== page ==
Indiana's new immigration law includes unlawful provisions that
would allow local police to interfere with federal authorities and
arrest immigrants -- documented or not -- for reasons that have little
to do with criminal activity, one civil rights group says.
the basis of a federal lawsuit filed Wednesday by the ACLU of Indiana.
The group is seeking an injunction against those provisions contained in
the law, which is set to become effective in July.
simple as using a picture ID card issued by the Mexican consulate would
be enough to allow police to make an arrest, the ACLU lawsuit claims,
even though more than 50,000 cards have been issued locally in the past
five years for basic uses such as getting consular services, cashing a
check or using a credit card.
"Banks in Indiana take them, but
this now prevents that," said Ken Falk, legal director for the ACLU, who
filed the lawsuit on behalf of three Central Indiana residents -- but
is seeking to broaden the claim to class-action status on behalf of
"We don't want people on July 1 to be worried about
getting arrested for using their Consulate Identification Cards. We want
them to be able to go to Kroger and use their cards to get their
groceries," he said.
Under other disputed provisions, police could
arrest someone for having a federal immigration "removal order" on file
-- even if that order is not being pursued by the federal government.
if a person has a felony conviction on record -- even if time was
served or the conviction was downgraded to a misdemeanor -- he or she
could still be arrested.
The lawsuit was filed in U.S. District Court in Indianapolis.
said his intent with this lawsuit isn't to get an injunction against
the entire law. Major provisions, like compelling business owners to use
the federal e-Verify system to determine legal status of an employee,
are being tested in other federal courts and are not part of this
The lawsuit drew an immediate rebuke from state Sen. Mike
Delph, R-Carmel, who authored the measure that attempts to crack down on
illegal immigration in Indiana.
"It appears the ACLU has filed a
lawsuit against citizens of Indiana in favor of illegal immigrants,"
Delph said in a written statement. "This is not surprising given their
very liberal leanings.
"Illegal immigration is just that, illegal.
Those here unlawfully need to return to their country of origin and
re-enter by lawful means," he said.
But one immigration law
expert, who reviewed the case for this story, believes the ACLU has a
pretty good chance of winning the case.
"This is far from a
frivolous lawsuit. It is addressing some genuine problematic features of
the recent statute," said Professor Emeritus John Scanlon of the
Indiana University School of Law-Bloomington, who taught immigration law
for 26 years.
"There are always issues when a state is attempting
to directly enforce a provision of the immigration code. And it's not
really clear why the state of Indiana believes it has the right to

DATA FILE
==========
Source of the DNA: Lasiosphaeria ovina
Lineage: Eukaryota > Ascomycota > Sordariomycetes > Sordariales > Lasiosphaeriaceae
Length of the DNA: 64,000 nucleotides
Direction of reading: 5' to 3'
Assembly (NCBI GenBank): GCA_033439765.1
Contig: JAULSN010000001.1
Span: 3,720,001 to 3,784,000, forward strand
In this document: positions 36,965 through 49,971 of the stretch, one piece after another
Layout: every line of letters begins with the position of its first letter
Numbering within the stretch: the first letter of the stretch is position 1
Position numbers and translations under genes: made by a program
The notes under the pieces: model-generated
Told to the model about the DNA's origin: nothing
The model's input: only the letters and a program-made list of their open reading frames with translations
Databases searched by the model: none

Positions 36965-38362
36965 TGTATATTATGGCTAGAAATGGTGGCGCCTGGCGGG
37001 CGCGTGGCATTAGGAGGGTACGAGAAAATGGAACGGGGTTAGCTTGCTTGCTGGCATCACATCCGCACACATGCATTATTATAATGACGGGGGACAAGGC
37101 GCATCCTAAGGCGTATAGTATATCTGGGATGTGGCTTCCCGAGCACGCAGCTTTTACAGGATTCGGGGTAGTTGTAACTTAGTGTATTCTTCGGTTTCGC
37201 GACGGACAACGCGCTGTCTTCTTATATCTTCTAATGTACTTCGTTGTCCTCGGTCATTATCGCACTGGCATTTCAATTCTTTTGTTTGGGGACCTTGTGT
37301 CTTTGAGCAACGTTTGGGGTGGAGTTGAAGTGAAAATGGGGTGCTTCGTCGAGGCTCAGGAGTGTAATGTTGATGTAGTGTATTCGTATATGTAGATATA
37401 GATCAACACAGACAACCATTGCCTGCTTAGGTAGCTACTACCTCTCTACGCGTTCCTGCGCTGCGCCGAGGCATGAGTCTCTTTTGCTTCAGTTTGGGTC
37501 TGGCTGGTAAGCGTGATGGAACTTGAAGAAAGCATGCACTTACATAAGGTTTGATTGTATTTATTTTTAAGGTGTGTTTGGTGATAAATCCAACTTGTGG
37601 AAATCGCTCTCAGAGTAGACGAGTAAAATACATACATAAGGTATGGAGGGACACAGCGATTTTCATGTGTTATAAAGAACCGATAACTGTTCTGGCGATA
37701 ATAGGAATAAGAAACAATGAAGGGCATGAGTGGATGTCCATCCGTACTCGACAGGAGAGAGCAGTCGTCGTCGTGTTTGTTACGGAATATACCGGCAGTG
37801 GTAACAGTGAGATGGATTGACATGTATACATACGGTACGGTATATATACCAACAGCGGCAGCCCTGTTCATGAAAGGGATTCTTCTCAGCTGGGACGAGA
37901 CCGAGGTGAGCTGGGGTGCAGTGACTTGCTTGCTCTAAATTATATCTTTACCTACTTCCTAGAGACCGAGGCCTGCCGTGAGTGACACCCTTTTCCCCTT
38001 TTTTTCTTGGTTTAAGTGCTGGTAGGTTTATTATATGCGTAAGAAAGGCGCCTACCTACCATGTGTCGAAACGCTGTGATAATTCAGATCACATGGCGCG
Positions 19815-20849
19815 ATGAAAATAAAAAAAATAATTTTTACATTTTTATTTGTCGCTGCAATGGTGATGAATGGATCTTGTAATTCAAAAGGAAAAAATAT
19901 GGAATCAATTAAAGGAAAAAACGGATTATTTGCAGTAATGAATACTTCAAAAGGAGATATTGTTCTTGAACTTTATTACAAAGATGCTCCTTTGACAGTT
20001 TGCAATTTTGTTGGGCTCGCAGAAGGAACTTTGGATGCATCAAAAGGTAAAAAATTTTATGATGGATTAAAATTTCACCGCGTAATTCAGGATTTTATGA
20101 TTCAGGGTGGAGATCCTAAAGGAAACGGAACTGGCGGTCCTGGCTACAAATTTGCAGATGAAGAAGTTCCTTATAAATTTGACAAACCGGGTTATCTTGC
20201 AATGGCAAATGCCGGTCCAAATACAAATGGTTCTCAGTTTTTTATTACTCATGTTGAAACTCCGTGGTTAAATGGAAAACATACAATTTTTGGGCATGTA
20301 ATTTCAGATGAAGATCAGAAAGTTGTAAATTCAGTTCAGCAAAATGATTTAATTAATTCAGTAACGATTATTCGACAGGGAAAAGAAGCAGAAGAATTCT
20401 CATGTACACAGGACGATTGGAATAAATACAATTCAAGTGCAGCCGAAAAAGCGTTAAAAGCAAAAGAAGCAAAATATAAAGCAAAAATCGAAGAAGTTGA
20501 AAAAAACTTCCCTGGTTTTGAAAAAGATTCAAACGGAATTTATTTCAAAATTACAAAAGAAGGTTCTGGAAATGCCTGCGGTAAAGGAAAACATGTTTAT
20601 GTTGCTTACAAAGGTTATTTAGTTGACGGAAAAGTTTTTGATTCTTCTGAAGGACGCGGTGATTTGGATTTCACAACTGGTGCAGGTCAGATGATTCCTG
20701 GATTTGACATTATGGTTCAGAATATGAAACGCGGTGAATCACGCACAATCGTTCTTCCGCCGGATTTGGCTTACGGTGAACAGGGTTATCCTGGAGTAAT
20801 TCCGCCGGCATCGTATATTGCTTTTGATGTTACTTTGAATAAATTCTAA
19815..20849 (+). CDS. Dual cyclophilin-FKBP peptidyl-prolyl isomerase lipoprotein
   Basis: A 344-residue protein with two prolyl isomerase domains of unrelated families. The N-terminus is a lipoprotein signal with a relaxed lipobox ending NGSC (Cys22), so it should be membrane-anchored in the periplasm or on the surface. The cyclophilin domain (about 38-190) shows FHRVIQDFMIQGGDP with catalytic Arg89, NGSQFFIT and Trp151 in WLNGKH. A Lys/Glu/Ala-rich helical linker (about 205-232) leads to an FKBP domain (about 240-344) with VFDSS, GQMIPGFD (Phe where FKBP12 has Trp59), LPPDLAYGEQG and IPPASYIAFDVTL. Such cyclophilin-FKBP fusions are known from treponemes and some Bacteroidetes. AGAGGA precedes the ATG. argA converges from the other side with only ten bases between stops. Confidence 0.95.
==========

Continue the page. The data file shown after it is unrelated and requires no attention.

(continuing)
legislate in this particular area."
Scanlon said legal precedent
going as far back as the 19th century gives the federal government
exclusive power over immigration issues. But supporters of the state's
immigration law say that's the problem. The federal government has the
authority, but seldom uses it.
The day Gov. Mitch Daniels signed
the bill into law, more than 100 protesters gathered outside the
Statehouse, including a handful that came out publicly to declare they
were undocumented students. However, federal officials declined to take
steps to have them deported.
The ACLU's suit was filed on behalf
of three Central Indiana residents -- two from Mexico and one from
Nigeria -- who claim they stand to be arrested under the new provisions.
Indiana Attorney General Greg Zoeller vowed to defend the law against the ACLU suit.
was clear during the recent legislative session that our legislature is
responding to the failure of the federal government to enact and
enforce immigration policies," Zoeller said in a statement.
bottom line, Falk said, is the new law gives police the power to
interfere in cases that are clearly under the jurisdiction of the
As an example, the lawsuit says Louisa Adair
has been living here under a federal order to be removed from the
country -- an order that was issued in 1996 by an immigration court.
Since that time, she has been released under a supervision order that
has her report to an immigration officer every six months while she
pursues a request to terminate the order and apply for permanent
Under the new law, Falk said, none of that would matter, and she could be arrested as of July 1.
lawsuit also points out that under the new state law, local police
officers could make an arrest without a warrant in cases where federal
officers would need a warrant.
"Clearly, Indiana is getting involved in an area that it has no right to be in," Falk said.